Nearly ten years ago, two lines of script became part of a shared vernacular for TV fans the world over. Before May 6th, 2004, you could say these sentences and no one would have given you a second glance; after that date, the words became synonymous with true love everlasting, eliciting sighs and squeaks of sentimental warmth from anyone you said them to. Soon after that, you could only get half way through the first line before everyone in the room joined in with you in a moment of joyful nostalgia…

‘No, NO. Did she get off the plane? Did she get off the plane?!’

‘I got off the plane.’

Yes, the final ever episode of beloved US sitcom Friends (spoiler alert, although if you need that I’m going to have to assume you’ve been living under a rock for several years) featured the denouement of the decade-long romantic arc between everyone’s favourite on again/off again TVcouple, Ross Geller (David Schwimmer) and Rachel Green (Jennifer Aniston)… And it was a beautiful moment. Perfectly pitched, completely surprising, gorgeously emotive without being saccharine or cloying, it had fans blubbing into their giant coffee cups and got everyone talking. No one could wait until the next day at work to discuss the events, to deconstruct what had happened to the six best friends we had taken into our homes on a weekly basis for ten long years.

But we had to; it was 2004… Doesn’t seem all that long ago, but there was no Facebook, no Twitter, not even everybody had a phone (lovingly called ‘mobiles’) back then. I was 12 and the only way I could get in touch with my friends was via the landline, and only then if no one was using the dial-up internet. This left us with very few options, meaning the accepted method of discussion was to just see everyone and discuss it the next morning. Used commonly in the vernacular back then, the watercooler moment is now demonstrably a thing of the past. Picture Ross and Rachel’s reunion were it to happen in 2013:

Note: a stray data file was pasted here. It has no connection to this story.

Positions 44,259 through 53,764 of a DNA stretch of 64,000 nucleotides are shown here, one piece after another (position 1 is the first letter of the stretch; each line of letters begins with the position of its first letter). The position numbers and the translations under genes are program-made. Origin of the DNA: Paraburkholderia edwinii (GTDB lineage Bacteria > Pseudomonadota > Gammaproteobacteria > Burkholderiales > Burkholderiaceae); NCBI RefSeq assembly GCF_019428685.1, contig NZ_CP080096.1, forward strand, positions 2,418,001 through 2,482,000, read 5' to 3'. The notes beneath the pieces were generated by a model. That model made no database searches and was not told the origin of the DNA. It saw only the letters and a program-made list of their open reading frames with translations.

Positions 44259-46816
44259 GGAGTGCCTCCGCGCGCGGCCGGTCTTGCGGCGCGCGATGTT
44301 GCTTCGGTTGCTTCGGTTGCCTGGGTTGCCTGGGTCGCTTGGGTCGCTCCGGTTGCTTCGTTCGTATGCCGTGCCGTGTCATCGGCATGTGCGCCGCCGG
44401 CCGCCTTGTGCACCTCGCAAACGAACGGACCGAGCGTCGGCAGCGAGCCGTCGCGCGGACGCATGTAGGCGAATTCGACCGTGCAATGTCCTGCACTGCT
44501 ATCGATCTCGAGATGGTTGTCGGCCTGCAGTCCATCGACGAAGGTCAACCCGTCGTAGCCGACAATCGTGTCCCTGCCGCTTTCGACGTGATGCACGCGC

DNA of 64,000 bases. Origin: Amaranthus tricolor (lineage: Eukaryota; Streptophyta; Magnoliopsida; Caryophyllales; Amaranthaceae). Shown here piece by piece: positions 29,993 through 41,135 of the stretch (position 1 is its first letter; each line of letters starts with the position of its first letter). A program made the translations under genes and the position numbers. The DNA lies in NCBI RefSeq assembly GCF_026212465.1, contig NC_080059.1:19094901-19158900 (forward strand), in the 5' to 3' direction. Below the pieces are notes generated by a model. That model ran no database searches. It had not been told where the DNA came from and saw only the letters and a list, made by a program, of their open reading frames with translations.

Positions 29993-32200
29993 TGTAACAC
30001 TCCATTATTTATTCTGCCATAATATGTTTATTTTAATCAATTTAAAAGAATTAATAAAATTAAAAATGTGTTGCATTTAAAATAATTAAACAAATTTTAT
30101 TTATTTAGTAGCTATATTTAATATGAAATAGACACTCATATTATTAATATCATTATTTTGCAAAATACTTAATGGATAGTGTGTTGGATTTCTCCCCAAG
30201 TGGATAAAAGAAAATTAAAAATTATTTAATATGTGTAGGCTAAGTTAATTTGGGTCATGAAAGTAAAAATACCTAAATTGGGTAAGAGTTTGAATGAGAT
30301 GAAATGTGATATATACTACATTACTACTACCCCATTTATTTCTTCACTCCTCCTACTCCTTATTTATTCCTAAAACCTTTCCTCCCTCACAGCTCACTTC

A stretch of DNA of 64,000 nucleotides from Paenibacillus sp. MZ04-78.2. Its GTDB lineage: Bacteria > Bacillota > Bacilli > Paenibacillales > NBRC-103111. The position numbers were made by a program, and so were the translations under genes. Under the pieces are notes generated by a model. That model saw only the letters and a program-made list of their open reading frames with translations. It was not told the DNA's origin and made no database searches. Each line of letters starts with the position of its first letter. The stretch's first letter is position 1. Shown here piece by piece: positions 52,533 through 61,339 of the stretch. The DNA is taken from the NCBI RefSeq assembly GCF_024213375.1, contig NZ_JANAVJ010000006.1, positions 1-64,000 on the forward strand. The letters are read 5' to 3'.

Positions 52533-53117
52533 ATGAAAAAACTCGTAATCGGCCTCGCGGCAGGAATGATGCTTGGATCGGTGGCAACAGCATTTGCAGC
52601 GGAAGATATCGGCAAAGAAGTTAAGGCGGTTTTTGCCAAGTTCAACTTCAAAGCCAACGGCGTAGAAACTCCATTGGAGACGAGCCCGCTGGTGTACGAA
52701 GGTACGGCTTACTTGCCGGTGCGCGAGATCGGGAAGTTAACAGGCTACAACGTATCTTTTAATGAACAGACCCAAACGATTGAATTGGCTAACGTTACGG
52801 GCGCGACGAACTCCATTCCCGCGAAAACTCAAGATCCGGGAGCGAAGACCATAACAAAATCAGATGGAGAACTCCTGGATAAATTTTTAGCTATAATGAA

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In fact, we don’t have to imagine it… this post sets up Nick (Jake Johnson) and Jess (Zooey Deschanel) of New Girl infamy as the Ross and Rachel of the digital decade. The fact is it’s no longer necessary to discuss…. well, virtually anything, in person anymore. A communal space in which to chat about television, books, films etc, has evolved from the well-worn industrial carpet surrounding the water dispenser into a massive online forum in which to exchange ideas digitally. No one needs to hear your mouth speak the words when you’ve already tweeted, statused and snapchatted about it. So called ‘social’ media actually means that although your opinion reaches many more people than it used to, no real connection is ever actually formed from it. This concept is demonstrated perfectly in this video:

In the digital age, the space our thoughts inhabit is no longer real, at least not physically and as a result the reactionary process our brains undergo is changing. Suddenly, in the space of a decade, reciprocal conversation is becoming a thing of the past; everyone’s talking but no one’s listening.